This sounds very intriguing, though filled with sadness.The misogyny sounds rather mild for that time, but I know it would still be irritating. I was comparing your review with the one on Monday & wondering why it’s always the women turning into foxes, never the man?
    Thanks for the good review of a strange but appealing book.That cover is lovely, what a beautiful fox!

  3. Nikki
    October 16, 2010

    Sounds like a beautiful book, I love the idea of it. I find the idea of him trying to keep her with him, keep her human, both frustrating and sweet. I’d love to read this.

  4. Hilary
    October 17, 2010

    It is strange and beautiful, and I’m having second thoughts about the source of my slight sense of unease being misogyny (the unease is there, and so I need to work out why – although I think there is a purpose to unsettle the reader). There is a level of irony that prevents it being more than an expression of the thinking of that era, and the irony is at its strongest in the last sentence of the ending, which I shall not give away …. Silvia’s transformation into fox and break for freedom pulls Richard Tebrick out of his conditioned way of thinking, and curbs and confines him, so there is a reversal of power in a way.

  5. clom
    October 18, 2010

    hesperus press is a great little imprint.

  6. Pingback: David Garnett – Lady Into Fox « Fyrefly's Book Blog

  7. Charla Groesen
    June 3, 2012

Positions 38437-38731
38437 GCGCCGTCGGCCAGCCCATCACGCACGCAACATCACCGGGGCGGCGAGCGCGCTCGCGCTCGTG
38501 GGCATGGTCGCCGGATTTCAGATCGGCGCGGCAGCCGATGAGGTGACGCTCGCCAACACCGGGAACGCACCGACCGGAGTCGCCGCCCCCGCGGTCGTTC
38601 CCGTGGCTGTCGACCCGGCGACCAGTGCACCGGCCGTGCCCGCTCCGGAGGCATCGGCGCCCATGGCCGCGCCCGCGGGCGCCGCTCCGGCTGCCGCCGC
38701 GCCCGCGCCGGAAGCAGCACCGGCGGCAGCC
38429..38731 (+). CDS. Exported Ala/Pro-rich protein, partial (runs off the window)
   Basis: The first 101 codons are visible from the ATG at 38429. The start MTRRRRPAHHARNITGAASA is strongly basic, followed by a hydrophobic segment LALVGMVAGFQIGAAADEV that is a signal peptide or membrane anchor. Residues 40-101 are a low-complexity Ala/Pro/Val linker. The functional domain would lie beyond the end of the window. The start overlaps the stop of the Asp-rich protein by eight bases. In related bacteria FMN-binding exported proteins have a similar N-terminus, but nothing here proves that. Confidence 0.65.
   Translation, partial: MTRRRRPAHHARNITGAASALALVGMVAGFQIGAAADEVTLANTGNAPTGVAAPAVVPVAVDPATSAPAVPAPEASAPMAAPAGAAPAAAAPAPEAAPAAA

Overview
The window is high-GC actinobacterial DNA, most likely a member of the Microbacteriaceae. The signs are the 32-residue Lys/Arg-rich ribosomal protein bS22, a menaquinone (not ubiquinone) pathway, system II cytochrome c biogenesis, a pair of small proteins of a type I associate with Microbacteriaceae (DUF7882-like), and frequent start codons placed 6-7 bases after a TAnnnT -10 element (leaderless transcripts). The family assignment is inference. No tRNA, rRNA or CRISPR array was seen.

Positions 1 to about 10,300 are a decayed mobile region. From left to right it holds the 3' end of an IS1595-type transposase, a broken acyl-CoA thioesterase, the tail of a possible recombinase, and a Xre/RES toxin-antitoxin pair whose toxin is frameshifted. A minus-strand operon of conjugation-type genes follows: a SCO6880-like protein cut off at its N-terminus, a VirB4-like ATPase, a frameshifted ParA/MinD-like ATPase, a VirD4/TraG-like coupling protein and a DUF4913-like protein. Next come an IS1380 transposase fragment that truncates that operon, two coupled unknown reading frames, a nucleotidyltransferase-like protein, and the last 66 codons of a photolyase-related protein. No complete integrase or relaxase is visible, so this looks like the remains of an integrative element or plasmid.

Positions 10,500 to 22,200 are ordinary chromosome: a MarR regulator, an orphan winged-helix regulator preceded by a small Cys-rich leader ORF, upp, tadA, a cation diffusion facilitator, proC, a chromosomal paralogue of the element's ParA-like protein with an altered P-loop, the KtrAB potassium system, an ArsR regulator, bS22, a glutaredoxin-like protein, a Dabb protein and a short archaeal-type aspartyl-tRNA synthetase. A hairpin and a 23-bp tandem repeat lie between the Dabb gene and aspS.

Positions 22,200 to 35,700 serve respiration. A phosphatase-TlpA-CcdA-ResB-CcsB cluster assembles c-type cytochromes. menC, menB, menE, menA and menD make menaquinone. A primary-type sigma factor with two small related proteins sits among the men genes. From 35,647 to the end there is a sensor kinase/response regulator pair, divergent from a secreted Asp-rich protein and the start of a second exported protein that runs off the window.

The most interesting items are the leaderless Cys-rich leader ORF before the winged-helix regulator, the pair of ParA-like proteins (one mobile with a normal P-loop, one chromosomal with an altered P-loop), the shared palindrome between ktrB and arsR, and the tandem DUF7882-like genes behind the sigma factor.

I don’t really get why this story is frequently seen as ‘misogynistic’. I’d say it’s quite the opposite. Tebrick’s ‘love’ for his wife is deep and sincere, but all the ‘puss’, ‘my Sylvia’, ‘my vixen’ stuff that so characterises his expressions of his feelings for her are part of the critique of gender roles at the core of the fable. To be a lady worthy of a man like Tebrick’s regard and love is to be a domesticated, constrained, petted possession. It’s not to be a full, natural, instinctive, woman – that is something fearsome and slightly disgusting. We’re in Ibsen’s ‘Doll’s House’ territory; just as Nora leaves Torvald to find her own true self and nature, Sylvia’s transformation liberates her to discover her natural self and escape the straight jacket of cosseted, infantilised, Victorian ‘womanhood’ that everyone – including Tebrick and even herself – believes is proper to female nature.

    And yet, poor Tebrick, though so much a creature of that cultural conditioning, is saved for us by the genuine feeling he has for Sylvia, that enables him to largely overcome his internalised misogyny. Though he understands the mystery of it not one jot, he is able to let her inhabit her true nature, renounce his instinct to control and own her body and soul, and still finds’s it in him to respect and love her. Well, almost.

    Garnett takes his story to it’s brutal but logical conclusion: ultimately, Tebrick can’t quite relinquish his inability to trust her competence to look after herself, and his masculine attempt to control the reality of the dangers her independence inevitably carries destroys her.

  8. Pingback: Foxes in Literature: Guest article by Simon Thomas | Vulpes Libris

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This entry was posted on October 15, 2010 by in Entries by Hilary, Fiction: 20th Century and tagged , , , , .

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Acknowledgment

  • (The header image is from Aesop's Fables, illustrated by Francis Barlow (1666), and appears courtesy of the Digital and Multimedia Center at the Michigan State University Libraries.)